28367 A case of chronic prurigo nodularis, angiolymphoid hyperplasia with eosinophilia, and reactive lymphadenopathy: Intersection of multiple processes, or a novel clinical entity?

Document Type

Conference Proceeding

Publication Date


Publication Title

J Am Acad Dermatol


Background: Prurigo nodularis (PN) is a chronic skin disease characterized by intensely pruritic, hyperkeratotic nodules that can have significant deleterious effects on patient quality of life and are often difficult to treat. Various etiologies have been shown to trigger the development of PN lesions by initiating the itch-scratch cycle. Angiolymphoid hyperplasia with eosinophilia (AHLE) is a rare benign vascular tumor which may cause pain, bleeding or pruritus. We present a case of PN-like lesions with features of AHLE on pathology, which has been recalcitrant to several topical and systemic therapies.

Case: A 64-year-old female with a past medical history of breast cancer presented for management of long-standing PN resistant to several topical therapies, antihistamines, systemic medications (including methotrexate, mycophenolate mofetil, flutamide, minocycline, allopurinol, infliximab, cyclosporine, etanercept, oral prednisone) and phototherapy. On physical examination, she had diffusely scattered hyperpigmented, excoriated papules and nodules over her arms, legs, chest, and upper back. Multiple lesional biopsies revealed superficial and deep lymphoid infiltrate with multiple eosinophils, consistent with AHLE. Additionally, left axillary lymph node biopsy demonstrated reactive lymphoid hyperplasia with focal dermatopathic changes. Future systemic treatment options for this patient include dupilumab, thalidomide, apremilast and omalizumab.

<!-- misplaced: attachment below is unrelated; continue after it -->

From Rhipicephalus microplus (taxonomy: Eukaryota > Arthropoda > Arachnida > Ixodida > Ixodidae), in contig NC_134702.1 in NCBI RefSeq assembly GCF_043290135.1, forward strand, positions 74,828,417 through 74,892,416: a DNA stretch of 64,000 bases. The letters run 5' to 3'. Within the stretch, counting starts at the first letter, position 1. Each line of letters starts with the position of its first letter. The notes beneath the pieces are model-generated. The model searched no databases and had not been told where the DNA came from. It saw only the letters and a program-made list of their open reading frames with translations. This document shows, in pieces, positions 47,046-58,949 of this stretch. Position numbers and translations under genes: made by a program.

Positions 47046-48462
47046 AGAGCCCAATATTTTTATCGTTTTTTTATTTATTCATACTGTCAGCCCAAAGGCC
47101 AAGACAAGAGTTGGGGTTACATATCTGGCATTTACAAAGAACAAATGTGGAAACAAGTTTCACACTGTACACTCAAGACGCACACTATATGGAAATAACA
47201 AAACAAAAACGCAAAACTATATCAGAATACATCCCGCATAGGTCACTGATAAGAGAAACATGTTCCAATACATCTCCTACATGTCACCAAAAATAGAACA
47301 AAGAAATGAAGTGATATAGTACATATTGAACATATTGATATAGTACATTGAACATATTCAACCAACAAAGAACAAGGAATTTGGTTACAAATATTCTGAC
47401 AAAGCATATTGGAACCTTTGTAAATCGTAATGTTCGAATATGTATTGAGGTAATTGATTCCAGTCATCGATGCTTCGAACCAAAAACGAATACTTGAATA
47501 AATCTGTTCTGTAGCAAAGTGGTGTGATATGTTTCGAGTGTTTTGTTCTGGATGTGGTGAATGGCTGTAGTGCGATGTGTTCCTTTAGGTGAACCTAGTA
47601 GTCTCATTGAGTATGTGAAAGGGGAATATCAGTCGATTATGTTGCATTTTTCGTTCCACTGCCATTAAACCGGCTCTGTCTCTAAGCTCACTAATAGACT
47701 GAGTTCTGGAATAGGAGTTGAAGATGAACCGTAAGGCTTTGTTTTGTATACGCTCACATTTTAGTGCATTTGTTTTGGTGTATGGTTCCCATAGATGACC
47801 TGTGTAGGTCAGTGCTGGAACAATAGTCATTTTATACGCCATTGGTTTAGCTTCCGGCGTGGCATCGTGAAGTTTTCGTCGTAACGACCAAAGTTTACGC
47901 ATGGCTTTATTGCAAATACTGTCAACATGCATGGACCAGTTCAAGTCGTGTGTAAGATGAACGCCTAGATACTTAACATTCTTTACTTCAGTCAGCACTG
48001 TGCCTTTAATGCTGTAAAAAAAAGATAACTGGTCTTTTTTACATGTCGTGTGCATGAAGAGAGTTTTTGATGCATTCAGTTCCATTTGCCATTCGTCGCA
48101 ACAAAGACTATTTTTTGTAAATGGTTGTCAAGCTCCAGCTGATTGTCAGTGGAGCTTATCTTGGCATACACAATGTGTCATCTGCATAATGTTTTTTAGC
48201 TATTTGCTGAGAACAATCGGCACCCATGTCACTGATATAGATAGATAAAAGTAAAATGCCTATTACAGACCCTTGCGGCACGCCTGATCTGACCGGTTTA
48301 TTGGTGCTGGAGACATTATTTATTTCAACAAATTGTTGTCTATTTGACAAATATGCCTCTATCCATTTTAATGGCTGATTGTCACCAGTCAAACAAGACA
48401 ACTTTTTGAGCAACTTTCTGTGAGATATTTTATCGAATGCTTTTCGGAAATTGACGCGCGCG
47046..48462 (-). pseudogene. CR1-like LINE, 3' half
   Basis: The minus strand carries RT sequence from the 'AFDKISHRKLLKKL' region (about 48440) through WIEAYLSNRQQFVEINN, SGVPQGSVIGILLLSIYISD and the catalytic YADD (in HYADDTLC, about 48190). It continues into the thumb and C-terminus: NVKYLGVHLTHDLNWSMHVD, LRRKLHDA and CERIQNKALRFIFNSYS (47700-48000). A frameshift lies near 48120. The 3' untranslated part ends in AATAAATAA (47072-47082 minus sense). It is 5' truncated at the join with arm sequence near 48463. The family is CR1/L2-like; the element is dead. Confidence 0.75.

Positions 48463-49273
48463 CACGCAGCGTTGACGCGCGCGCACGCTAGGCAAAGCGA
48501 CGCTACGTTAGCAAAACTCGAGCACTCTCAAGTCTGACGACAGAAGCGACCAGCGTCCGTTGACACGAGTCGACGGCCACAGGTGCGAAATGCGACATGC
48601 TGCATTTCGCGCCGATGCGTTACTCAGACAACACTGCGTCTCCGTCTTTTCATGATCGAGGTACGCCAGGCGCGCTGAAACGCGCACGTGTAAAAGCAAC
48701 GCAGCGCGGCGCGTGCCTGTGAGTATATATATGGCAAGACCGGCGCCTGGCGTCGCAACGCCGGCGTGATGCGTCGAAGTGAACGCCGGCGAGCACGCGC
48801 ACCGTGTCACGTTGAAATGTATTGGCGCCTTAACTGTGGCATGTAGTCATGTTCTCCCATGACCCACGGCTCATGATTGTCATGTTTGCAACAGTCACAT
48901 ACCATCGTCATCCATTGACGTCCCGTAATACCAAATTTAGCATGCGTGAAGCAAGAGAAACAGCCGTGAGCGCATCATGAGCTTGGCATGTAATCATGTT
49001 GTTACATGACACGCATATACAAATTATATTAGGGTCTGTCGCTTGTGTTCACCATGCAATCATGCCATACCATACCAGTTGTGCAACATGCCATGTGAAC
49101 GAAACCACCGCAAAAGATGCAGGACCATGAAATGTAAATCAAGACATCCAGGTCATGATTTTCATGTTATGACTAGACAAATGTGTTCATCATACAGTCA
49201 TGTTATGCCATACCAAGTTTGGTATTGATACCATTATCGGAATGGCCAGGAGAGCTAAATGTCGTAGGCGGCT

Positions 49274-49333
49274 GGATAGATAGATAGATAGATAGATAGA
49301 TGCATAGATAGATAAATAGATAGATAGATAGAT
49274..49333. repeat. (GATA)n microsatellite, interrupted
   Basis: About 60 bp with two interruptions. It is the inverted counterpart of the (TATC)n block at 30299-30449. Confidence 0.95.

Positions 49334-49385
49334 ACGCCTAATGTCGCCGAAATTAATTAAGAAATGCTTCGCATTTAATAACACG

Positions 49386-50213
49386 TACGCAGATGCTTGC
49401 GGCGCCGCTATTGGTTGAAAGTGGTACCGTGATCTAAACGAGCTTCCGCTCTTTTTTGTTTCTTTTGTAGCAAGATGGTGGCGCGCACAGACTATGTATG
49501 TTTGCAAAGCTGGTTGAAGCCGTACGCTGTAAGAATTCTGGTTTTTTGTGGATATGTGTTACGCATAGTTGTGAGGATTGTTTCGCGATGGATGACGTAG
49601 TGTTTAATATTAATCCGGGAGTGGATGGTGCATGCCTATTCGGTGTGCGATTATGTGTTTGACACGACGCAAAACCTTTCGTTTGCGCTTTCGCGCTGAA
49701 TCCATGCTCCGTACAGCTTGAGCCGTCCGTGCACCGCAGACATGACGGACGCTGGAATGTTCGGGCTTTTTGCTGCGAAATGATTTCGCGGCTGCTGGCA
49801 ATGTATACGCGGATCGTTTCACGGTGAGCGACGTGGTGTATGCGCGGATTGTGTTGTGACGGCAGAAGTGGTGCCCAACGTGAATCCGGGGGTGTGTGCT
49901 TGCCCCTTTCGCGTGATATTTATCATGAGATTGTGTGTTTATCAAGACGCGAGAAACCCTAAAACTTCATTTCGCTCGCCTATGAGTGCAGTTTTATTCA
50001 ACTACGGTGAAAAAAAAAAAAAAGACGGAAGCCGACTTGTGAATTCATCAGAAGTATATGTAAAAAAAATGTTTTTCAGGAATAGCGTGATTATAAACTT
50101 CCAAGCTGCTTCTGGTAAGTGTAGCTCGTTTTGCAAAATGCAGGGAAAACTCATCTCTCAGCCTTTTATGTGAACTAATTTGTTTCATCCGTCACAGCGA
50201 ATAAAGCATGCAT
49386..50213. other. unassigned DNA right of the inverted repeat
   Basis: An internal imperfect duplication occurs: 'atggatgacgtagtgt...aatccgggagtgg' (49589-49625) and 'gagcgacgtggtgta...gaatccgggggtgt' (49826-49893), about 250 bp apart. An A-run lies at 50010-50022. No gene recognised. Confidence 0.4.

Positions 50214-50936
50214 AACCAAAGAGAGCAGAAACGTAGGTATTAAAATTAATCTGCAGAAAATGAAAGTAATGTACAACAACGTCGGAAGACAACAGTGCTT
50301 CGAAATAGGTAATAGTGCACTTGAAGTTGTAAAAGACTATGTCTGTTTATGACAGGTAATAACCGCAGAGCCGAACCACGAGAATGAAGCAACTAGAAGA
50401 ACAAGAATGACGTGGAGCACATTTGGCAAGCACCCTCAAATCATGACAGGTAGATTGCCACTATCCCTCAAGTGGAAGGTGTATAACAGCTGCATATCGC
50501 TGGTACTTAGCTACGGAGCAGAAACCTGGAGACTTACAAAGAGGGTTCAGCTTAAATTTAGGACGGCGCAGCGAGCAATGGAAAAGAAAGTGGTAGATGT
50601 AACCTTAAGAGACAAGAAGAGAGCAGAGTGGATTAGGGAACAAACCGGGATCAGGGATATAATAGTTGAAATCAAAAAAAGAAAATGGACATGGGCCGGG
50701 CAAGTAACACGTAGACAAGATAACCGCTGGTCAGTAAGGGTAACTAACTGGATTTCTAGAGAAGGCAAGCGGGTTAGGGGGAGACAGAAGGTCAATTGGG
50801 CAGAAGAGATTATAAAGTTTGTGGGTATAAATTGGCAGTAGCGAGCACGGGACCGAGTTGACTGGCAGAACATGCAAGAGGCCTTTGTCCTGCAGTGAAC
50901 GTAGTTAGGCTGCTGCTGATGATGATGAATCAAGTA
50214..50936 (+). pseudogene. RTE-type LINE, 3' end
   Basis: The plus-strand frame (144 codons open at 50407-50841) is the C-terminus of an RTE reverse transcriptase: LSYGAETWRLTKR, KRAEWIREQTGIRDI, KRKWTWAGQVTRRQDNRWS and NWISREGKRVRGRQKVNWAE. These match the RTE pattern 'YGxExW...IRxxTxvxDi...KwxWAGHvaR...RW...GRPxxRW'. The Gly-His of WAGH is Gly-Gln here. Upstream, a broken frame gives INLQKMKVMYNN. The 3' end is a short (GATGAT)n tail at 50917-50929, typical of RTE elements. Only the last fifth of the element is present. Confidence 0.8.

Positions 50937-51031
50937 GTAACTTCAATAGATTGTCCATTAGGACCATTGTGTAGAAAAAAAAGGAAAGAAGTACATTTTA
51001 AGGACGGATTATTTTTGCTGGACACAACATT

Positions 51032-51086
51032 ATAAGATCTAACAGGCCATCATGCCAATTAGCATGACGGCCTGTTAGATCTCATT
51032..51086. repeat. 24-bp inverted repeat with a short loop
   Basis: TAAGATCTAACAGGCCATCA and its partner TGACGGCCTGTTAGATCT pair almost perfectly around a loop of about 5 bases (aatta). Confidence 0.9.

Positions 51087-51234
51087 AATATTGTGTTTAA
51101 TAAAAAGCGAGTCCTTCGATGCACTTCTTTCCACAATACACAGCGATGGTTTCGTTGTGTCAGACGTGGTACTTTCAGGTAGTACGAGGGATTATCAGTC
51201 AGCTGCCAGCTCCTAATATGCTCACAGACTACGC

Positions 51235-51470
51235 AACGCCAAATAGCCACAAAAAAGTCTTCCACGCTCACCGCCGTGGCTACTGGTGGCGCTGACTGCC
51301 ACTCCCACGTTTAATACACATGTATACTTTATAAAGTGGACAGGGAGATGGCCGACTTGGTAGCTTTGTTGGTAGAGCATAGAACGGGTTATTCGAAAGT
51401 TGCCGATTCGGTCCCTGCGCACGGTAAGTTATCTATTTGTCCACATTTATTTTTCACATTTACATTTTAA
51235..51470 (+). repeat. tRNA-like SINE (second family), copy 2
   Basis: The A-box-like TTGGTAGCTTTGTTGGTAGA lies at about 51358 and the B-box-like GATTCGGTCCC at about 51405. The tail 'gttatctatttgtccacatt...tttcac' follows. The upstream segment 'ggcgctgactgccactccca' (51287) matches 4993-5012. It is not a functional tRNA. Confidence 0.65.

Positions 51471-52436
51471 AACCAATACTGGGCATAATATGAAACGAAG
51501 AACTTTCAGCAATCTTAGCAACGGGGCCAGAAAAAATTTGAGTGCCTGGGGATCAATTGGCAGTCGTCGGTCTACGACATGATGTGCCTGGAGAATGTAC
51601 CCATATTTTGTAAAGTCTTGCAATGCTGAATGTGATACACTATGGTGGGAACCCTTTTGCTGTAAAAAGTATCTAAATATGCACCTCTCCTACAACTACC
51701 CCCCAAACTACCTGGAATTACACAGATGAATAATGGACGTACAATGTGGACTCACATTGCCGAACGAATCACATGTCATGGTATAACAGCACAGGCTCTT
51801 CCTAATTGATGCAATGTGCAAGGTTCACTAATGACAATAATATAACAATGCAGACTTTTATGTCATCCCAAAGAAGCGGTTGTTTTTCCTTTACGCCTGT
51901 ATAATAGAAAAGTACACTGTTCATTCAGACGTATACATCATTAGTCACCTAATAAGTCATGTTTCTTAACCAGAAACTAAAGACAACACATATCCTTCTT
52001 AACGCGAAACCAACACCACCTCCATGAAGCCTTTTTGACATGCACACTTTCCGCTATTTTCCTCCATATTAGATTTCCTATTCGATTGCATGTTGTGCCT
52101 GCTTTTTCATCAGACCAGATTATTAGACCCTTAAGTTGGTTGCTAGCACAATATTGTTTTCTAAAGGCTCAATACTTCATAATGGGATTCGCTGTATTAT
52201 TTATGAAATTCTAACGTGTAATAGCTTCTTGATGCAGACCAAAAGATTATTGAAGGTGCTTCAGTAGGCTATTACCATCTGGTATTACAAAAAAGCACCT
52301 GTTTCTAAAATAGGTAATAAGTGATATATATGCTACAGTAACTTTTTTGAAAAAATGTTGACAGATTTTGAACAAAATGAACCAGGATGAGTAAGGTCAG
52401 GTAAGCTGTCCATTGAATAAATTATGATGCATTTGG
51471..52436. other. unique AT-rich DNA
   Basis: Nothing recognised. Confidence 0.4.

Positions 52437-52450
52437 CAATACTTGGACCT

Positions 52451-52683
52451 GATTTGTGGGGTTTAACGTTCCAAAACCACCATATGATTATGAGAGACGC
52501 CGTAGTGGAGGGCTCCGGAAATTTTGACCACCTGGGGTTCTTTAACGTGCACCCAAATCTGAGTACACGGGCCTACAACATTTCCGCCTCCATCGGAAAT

Conclusion: To our knowledge, PN associated with AHLE has not been reported. This case emphasizes the utility of clinicopathological correlations and the importance of a systemic approach to investigate the underlying etiology of PN especially in treatment-resistant cases.







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